The hotel "Valday" is situated in National Park in the heart of central Russia, 400 km North-West from Moscow and 300 km South-East from St.-Petersburg. It occupies two covered by forest semi-islands of Lake Uzhin. A trip to this hotel includes a 2-hour voyage by fast train either from Moscow or from St.-Petersburg, followed by a 30-minute ride by bus/taxi. The hotel is separated from the Valday town by the large freshwater Lake Valday, which gave its name to the whole area. Some 150 km to the east of the hotel there is an ancient city of Velikiy Novgorod, which we are planning to visit during the conference. Large distance from big cities and highways not only ensures fresh air and clean water in the Valdaysky district but also provides an opportunity to appreciate the peaceful beauty of Russian nature.
Lake Valday is located in the Valdaysky District of the Novgorod Region, in the middle of the Valday Hills and right in the centre of Valdaysky National Park, which is a part of the UNESCO Biosphere Reserve. This is one of the largest lakes in the Novgorod Region: its area is 19.7 square kilometres (7.6 sq mi), and the area of its basin is 97.2 square kilometres (37.5 sq mi). The depth of this lake is 12 metres (39 ft) in average and 60 metres (200 ft) at the deepest point. It is connected to a smaller lake, Lake Uzhin, by an anabranch. The lake freezes up in early December and stays icebound until early May.
UNESCO Biosphere Reserve is comprised of 76 lakes scattered throughout the landscapes of the Valday Hills, the only elevations on the vast plain between Moscow and St. Petersburg. In this region, several biggest European rivers originate, including Volga, Dnieper and Daugava. Its forests of birch, spruce and pine are populated by a vast variety of fauna, including moose and brown bears. Since the 18th century this area has been a place of attraction among Russian elites, who have chosen this site for their summer estates.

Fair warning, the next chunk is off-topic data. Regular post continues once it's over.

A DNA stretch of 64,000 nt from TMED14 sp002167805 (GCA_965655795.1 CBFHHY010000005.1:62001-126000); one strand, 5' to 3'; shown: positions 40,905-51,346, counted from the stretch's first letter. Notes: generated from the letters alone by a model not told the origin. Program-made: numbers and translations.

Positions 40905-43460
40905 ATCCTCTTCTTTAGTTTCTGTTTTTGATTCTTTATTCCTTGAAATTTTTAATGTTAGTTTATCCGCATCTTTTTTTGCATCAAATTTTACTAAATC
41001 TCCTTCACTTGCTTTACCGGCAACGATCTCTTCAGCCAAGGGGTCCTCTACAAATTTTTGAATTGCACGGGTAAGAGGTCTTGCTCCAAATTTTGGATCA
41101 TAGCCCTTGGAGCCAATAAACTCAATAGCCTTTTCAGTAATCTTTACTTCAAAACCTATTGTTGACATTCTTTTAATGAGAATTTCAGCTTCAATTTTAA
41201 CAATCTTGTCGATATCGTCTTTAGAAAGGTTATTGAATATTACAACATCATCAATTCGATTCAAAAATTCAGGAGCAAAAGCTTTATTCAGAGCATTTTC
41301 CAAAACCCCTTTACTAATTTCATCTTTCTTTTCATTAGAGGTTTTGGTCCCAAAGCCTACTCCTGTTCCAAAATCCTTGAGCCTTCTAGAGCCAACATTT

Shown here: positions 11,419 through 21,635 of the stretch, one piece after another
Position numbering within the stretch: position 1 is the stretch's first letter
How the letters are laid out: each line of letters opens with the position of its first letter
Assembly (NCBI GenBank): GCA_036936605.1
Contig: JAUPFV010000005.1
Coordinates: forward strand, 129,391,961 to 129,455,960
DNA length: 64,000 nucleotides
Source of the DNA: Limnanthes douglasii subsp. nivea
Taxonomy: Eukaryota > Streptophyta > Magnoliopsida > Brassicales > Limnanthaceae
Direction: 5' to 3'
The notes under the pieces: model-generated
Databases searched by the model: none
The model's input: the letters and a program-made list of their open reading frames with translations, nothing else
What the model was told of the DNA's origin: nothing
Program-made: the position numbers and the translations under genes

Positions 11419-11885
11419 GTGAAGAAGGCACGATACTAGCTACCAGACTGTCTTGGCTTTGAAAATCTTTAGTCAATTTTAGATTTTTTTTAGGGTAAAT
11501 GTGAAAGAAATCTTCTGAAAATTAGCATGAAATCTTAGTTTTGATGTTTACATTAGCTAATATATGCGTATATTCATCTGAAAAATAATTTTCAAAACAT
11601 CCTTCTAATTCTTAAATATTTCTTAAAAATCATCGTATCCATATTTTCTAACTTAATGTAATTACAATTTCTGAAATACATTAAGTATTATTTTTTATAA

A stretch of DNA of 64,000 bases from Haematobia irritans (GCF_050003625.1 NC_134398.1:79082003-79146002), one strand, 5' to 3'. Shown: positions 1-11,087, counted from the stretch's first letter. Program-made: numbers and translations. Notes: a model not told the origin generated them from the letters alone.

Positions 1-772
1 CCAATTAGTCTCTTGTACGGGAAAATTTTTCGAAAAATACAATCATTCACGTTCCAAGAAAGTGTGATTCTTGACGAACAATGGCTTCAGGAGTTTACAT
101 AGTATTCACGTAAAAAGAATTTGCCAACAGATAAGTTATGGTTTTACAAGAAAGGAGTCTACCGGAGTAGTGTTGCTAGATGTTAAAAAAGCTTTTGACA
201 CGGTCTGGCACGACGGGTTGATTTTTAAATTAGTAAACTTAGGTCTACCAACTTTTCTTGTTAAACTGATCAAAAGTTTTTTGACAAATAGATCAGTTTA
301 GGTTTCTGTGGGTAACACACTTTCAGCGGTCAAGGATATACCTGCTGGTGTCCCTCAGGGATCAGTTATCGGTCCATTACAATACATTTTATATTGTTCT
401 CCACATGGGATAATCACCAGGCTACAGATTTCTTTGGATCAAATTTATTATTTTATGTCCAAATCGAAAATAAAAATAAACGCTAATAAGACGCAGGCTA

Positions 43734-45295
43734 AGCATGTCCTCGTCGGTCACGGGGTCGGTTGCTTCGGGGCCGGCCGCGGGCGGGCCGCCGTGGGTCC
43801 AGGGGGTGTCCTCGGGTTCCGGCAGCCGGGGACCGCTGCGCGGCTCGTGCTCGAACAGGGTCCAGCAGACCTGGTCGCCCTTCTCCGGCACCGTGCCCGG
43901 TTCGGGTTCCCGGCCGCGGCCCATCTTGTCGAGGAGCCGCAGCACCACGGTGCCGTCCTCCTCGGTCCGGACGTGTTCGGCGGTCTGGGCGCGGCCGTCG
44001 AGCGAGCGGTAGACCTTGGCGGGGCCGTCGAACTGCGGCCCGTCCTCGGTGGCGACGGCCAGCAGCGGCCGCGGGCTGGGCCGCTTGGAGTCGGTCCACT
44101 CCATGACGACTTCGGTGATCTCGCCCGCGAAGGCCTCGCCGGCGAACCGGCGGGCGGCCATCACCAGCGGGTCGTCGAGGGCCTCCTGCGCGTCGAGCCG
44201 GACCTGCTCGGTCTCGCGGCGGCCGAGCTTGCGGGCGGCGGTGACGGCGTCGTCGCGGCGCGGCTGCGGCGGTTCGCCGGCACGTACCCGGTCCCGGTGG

Valday contains 43 cultural heritage monuments of federal significance and, in addition, 74 objects classified as a cultural and historical heritage of local significance. The federal monuments are, for instance, the ensemble of Iversky Monastery and the Presentation Church.
Valday village was first mentioned in chronicles in 1495 as a part of the Novgorod Republic. The growth of Valday was facilitated by the construction of the road, connecting Novgorod with Central Russia, and by the foundation of the Iversky Monastery in 1653, which had become a major cultural centre. The famous monastery is still may be found on one of the islands in Lake Valday. In 1770 the village developed into a town, which has become a trade and craft centre on the way from St. Petersburg to Moscow. From the end of the 18th century and to the present day Valday is famous for its casting bells craftsmen. Since 1995 the town has been hosting a Museum of bells, located in the old building of 1793, where the bells and bell craftsmanship of different epochs are displayed.
The most popular touristic sights in Valday include the Church of the Apostles Peter and Paul (19th century), Holy Trinity Cathedral (1744) in the heart of the Cathedral square, and the Church of the Blessed Virgin (1762).
Velikiy Novgorod is one of the most ancient cities of the north-western part of Russia, near the site where the Volkhov river takes its waters from Lake Ilmen. Novgorod emerged as a political centre of the Slavic and Fino-Ugric tribes in the mid-9th century and became a medieval town in the middle of the 10th century.
The history of Novgorod is closely related to that of Russia. During medieval times, when the statehood of Russia was in its cradle, the citizens of Novgorod invited Scandinavian prince Rurik to establish law and order, giving birth to the dynasty that ruled over all Russian lands for more than 750 years.
For centuries Novgorod was a political centre of vast territories, ranging from the Baltic lands and Finland to the west and the northern Urals to the east. During that time it was one of the biggest trade centres on the Baltic-Volga commercial route, which connected northern Europe with Asia from the middle of 8th century.
Novgorod was also one of Russia's major centres of literacy and book production. In the 11th century, by the will of Yaroslav The Wise, the first school for 300 children was established in Novgorod. Medieval Novgorod was one of the greatest art centres of Europe as well: its architectural traditions, school of icon-painting, jeweller's and decorative art are famous all over the world.